*Ender's Game placed at #6 on our list of best sci-fi film adaptations.

*Andrew “Ender” Wiggin placed at #7 on our list of most epic sci-fi characters.

4. Dune by Frank Herbert

At #4 is fan-favorite Dune by Frank Herbert – a book that's shown up in almost all of the top 10 lists we publish. A stunning blend of adventure and mysticism, environmentalism and politics, Dune won the first Nebula Award, shared the Hugo Award, and formed the basis of what is undoubtedly the grandest epic in science fiction.

*Dune came in at #3 on our list of best sci-fi film adaptations.

*The book's protaganist Paul Atreides came in at #3 on our list ofmost epic sci-fi characters.

*The Bene Gesserit Sisterhood and Baron Vladimir Harkonnen both placed on our list of most epic villains of all time.

3. Galaxy's Edge Series by Jason Anspach and Nick Cole

Galaxy's Edge is a co-written project by Jason Anspach and Nick Cole. Each book in the Galaxy's Edge series is an essential piece of an interconnected whole. Fight alongside Lieutenant Chhun and Victory Company through the deserts of Kublar in Legionnaire. Join the roguish Captain Keel and notorious bounty hunter Tyrus Rechs as they chase the same target in Galactic Outlaws. Continue to Kill Team to see how all these characters find their place on the galactic stage together, along with Legion Commander Keller, Dark Ops, and the mysterious secret agent X… then brace for a civil war initiated by the enigmatic Goth Sullus in Attack of Shadows.And that's only the beginning.

2. Starship Troopers by Robert A. Heinlein

At number 2 comes the cult classic Starship Troopers by Robert A. Heinlein. This controversial Hugo Award-winning bestseller, a recruit of the future goes through the toughest boot camp in the Universe—and into battle against mankind’s most alarming enemy…

“A classic…If you want a great military adventure, this one is for you.”—All SciFi

*Starship Troopers also placed in our top 10 list of best sci-fi books of all time. Click here to check out the full list.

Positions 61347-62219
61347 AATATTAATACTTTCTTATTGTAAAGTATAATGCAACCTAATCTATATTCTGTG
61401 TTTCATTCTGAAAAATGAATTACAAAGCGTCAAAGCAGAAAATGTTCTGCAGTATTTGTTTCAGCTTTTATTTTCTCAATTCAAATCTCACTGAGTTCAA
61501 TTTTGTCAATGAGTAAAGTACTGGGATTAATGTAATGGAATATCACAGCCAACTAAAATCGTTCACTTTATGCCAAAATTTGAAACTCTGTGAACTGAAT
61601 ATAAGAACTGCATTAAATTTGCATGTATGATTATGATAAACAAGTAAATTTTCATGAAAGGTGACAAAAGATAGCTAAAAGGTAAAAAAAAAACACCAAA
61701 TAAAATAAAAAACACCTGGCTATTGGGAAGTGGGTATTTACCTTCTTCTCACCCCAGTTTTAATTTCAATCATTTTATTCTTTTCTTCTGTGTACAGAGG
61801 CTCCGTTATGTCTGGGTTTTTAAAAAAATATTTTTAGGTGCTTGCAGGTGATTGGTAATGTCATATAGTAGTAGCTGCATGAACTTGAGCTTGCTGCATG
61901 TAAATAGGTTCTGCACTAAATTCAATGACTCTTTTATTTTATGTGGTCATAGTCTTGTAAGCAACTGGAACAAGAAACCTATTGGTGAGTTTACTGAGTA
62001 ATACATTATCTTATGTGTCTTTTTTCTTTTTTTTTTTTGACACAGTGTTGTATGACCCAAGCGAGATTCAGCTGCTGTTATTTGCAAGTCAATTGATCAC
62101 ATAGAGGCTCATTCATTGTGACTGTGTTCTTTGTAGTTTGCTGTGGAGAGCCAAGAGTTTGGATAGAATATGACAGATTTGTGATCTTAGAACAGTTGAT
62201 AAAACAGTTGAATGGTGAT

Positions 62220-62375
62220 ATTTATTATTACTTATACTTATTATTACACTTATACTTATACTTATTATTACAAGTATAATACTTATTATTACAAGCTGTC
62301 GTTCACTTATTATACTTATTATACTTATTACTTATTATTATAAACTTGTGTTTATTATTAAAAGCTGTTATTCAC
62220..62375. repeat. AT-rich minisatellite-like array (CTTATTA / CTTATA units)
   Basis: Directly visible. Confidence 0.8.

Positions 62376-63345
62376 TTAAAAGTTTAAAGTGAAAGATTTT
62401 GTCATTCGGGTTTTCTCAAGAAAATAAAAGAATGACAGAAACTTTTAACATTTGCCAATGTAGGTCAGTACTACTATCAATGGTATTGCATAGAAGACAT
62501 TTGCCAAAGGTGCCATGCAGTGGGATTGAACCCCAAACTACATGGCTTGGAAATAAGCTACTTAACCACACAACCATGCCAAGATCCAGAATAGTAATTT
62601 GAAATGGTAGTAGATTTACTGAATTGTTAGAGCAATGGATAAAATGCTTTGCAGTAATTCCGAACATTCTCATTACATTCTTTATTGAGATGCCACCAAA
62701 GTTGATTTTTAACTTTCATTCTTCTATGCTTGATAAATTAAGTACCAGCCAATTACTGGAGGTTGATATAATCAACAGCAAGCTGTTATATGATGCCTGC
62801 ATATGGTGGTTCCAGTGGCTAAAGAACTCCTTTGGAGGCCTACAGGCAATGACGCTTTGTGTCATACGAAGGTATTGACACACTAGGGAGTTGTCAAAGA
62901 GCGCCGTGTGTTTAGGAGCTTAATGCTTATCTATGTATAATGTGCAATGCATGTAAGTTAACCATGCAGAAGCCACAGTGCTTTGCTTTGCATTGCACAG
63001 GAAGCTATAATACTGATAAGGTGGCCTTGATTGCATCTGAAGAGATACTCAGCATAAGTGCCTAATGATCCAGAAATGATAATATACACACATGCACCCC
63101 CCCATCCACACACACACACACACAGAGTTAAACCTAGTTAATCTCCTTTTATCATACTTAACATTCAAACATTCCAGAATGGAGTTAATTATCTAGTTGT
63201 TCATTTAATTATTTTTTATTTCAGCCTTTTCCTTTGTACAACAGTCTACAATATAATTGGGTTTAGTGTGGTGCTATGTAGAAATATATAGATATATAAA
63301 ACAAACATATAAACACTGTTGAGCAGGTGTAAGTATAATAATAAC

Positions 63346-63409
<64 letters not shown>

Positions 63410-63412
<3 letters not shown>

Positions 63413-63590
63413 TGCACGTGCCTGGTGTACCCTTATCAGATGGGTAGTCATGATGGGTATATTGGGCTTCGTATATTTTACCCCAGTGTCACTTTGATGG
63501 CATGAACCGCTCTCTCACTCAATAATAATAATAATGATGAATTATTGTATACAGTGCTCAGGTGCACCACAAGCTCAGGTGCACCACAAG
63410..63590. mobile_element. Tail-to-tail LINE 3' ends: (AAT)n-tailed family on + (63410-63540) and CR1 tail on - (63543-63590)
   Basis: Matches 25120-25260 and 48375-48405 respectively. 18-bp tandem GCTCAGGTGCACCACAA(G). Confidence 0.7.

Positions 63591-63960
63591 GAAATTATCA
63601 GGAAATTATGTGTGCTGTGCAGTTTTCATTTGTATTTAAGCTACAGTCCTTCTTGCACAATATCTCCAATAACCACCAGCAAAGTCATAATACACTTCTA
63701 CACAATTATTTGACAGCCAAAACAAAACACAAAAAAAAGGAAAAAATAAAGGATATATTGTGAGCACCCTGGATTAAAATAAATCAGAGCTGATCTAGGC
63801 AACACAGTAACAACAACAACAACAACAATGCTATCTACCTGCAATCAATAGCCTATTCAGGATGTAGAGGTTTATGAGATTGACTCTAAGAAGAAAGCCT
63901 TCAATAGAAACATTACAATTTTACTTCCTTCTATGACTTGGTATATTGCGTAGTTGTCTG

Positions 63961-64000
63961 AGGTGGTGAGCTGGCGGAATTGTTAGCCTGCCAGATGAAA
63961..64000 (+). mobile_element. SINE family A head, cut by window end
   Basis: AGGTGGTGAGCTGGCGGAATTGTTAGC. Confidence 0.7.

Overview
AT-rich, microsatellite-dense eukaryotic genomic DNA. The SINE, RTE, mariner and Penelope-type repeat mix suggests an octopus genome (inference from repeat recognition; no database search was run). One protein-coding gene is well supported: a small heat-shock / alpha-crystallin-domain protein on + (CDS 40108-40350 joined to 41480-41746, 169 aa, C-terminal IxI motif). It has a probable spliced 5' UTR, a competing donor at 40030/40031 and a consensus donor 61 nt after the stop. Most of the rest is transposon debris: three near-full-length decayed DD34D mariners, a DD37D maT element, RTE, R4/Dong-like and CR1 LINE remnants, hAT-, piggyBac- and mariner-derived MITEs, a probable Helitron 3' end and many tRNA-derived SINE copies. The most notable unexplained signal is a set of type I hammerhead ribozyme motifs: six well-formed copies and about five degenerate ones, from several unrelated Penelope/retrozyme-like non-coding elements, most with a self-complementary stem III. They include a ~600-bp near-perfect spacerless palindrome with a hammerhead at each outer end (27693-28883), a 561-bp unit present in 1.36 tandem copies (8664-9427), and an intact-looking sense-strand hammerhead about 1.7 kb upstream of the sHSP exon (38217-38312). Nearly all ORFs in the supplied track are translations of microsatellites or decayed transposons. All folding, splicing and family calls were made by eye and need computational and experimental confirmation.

1. The ExForce Series by Craig Alanson

Craig Alanson is a New York Times best-selling author of the (currently) 7 book Expeditionary Force (ExForce) series. His first audiobook Columbus Day, ExForce book 1, was one of five finalists for Audiobook Of The Year 2018.

And his fans came out in droves in support of his massively successful military sci-fi series, rocketing it to the very top of this exciting debate!

From book 1… We were fighting on the wrong side, of a war we couldn't win. And that was the good news.

The Ruhar hit us on Columbus Day. There we were, innocently drifting along the cosmos on our little blue marble, like the native Americans in 1492. Over the horizon come ships of a technologically advanced, aggressive culture, and BAM! There go the good old days, when humans only got killed by each other. So, Columbus Day. It fits.

When the morning sky twinkled again, this time with Kristang starships jumping in to hammer the Ruhar, we thought we were saved. The UN Expeditionary Force hitched a ride on Kristang ships to fight the Ruhar, wherever our new allies thought we could be useful. So, I went from fighting with the US Army in Nigeria, to fighting in space. It was lies, all of it. We shouldn't even be fighting the Ruhar, they aren't our enemy, our allies are.

I'd better start at the beginning….

Well, what do you think of that list? Do you agree, or do you feel as though your most-loved military sci-fi book/series is missing/didn't place as you think it deserved? Feel free to join us here in our Facebook group to chime in on the debate, and then check out our most recent poll while you're there. Don't have Facebook? Feel free to add to the comments below.

*All book-related copy in this post was pulled from Amazon & Wikipedia.

15 replies
  1. JBL
    JBL says:

    I was a little surprised to see that the “Honorverse”, i.e. the universe of Lady Honor Harrington by David Weber did not appear in the top 10. I’l bet it was close, though.

  2. Donnie Shumate
    Donnie Shumate says:

    Evan Currie’s Odyssey One series is one of the best I’ve read in a long time. I burned through all 7 in a couple of months. Give them a shot, you won’t regret it.

  3. Mike Scott
    Mike Scott says:

    I’d list the various Dorsai Books (Series: Childe Cycle, by Gordon R Dickson). I particularly like Tactics of Mistake and reread it every few years.

    In a strangely similar vein I like The Mercenary by Jerry Pournelle.

  4. Michael Whitlock
    Michael Whitlock says:

    missing authors; Dickson, david weber, john ringo. Missing series; Honor Harrington, Retief’s war. Bolo Series. List goes on and on. Many older writers and their works seem to have fallen by the wayside. What a terrible shame and loss.

  5. Yvette Yates
    Yvette Yates says:

    Doc E E Smith’s Lensman series should have been on the list alongside Honor Harrington series, the Dorsai series too. I agree with Jack Campbell series, well more than one actually as I enjoyed the side series of the Syndic worlds freeing themselves from their former masters. Thought that was particularly interesting.
    Then there’s Tanya Huff and her military sci-fi series with aliens, exciting but also freaked me out a bit.